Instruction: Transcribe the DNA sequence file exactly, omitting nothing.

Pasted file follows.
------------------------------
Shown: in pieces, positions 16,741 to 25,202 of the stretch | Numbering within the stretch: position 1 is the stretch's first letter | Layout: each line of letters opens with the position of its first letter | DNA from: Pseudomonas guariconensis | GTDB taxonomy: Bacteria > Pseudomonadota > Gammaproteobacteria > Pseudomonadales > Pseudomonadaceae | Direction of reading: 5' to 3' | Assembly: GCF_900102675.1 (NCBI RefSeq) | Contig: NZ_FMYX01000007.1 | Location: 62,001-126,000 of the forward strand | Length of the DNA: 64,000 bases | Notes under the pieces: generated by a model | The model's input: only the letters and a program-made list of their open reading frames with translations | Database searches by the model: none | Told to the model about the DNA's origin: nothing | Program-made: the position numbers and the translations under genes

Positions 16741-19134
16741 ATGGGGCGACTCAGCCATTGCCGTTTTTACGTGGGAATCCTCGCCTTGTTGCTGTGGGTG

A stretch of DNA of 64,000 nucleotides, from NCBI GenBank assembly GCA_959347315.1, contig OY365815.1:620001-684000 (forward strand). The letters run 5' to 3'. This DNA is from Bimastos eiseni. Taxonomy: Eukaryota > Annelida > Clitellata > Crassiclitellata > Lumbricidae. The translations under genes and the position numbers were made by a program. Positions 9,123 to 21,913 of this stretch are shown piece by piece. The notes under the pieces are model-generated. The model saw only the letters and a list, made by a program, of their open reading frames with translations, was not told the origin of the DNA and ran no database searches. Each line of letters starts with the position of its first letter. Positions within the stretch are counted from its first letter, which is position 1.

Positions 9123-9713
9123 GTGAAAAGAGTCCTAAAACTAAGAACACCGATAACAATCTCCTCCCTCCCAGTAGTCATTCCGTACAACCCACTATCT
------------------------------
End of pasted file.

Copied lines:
Shown: in pieces, positions 16,741 to 25,202 of the stretch | Numbering within the stretch: position 1 is the stretch's first letter | Layout: each line of letters opens with the position of its first letter | DNA from: Pseudomonas guariconensis | GTDB taxonomy: Bacteria > Pseudomonadota > Gammaproteobacteria > Pseudomonadales > Pseudomonadaceae | Direction of reading: 5' to 3' | Assembly: GCF_900102675.1 (NCBI RefSeq) | Contig: NZ_FMYX01000007.1 | Location: 62,001-126,000 of the forward strand | Length of the DNA: 64,000 bases | Notes under the pieces: generated by a model | The model's input: only the letters and a program-made list of their open reading frames with translations | Database searches by the model: none | Told to the model about the DNA's origin: nothing | Program-made: the position numbers and the translations under genes

Positions 16741-19134
16741 ATGGGGCGACTCAGCCATTGCCGTTTTTACGTGGGAATCCTCGCCTTGTTGCTGTGGGTG

A stretch of DNA of 64,000 nucleotides, from NCBI GenBank assembly GCA_959347315.1, contig OY365815.1:620001-684000 (forward strand). The letters run 5' to 3'. This DNA is from Bimastos eiseni. Taxonomy: Eukaryota > Annelida > Clitellata > Crassiclitellata > Lumbricidae. The translations under genes and the position numbers were made by a program. Positions 9,123 to 21,913 of this stretch are shown piece by piece. The notes under the pieces are model-generated. The model saw only the letters and a list, made by a program, of their open reading frames with translations, was not told the origin of the DNA and ran no database searches. Each line of letters starts with the position of its first letter. Positions within the stretch are counted from its first letter, which is position 1.

Positions 9123-9713
9123 GTGAAAAGAGTCCTAAAACTAAGAACACCGATAACAATCTCCTCCCTCCCAGTAGTCATTCCGTACAACCCACTATCT